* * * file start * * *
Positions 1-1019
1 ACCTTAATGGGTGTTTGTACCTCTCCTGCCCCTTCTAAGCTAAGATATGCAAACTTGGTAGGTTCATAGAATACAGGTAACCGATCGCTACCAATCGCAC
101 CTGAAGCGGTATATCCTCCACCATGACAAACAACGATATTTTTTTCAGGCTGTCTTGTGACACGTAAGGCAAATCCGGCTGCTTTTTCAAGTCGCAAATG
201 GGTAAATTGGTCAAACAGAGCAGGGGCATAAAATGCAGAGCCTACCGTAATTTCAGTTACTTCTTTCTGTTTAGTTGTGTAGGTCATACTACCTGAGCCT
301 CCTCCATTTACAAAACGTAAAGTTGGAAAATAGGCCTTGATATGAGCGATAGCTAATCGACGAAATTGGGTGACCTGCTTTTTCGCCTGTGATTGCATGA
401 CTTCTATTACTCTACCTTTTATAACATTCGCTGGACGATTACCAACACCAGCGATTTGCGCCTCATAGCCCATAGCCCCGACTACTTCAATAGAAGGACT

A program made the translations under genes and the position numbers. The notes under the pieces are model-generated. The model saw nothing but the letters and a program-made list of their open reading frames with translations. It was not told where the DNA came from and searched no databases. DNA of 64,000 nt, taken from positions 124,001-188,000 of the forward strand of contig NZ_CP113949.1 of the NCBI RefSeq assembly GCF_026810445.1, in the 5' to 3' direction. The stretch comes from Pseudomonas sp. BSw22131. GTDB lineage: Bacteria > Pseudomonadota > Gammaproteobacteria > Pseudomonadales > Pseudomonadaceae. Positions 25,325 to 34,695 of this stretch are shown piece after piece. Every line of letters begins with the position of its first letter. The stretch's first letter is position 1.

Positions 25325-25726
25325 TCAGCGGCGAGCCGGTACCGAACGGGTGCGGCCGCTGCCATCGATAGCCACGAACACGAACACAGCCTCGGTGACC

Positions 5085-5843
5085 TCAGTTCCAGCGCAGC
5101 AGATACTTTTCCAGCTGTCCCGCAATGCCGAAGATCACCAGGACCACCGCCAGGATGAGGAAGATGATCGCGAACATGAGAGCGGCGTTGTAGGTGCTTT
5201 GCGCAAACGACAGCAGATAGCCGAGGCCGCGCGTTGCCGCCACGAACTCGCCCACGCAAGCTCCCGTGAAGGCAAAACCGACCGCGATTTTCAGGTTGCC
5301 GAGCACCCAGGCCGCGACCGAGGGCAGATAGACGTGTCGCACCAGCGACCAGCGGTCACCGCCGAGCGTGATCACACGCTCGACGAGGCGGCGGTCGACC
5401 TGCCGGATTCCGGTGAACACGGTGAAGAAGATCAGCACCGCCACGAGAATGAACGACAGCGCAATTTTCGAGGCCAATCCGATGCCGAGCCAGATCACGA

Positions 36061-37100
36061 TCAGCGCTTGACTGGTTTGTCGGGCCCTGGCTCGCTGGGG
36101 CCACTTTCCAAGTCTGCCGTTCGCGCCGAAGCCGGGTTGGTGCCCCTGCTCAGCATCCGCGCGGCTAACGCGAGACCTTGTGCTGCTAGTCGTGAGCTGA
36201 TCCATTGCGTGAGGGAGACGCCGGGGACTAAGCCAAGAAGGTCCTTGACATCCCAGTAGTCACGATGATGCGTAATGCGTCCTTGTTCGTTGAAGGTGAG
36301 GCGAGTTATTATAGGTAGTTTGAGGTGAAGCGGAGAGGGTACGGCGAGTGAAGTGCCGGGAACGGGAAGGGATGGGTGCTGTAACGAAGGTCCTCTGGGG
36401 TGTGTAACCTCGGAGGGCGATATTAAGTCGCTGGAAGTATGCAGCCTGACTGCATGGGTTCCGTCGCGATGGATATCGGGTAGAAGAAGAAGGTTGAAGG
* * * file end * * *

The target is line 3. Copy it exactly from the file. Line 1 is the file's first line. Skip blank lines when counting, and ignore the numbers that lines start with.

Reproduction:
101 CTGAAGCGGTATATCCTCCACCATGACAAACAACGATATTTTTTTCAGGCTGTCTTGTGACACGTAAGGCAAATCCGGCTGCTTTTTCAAGTCGCAAATG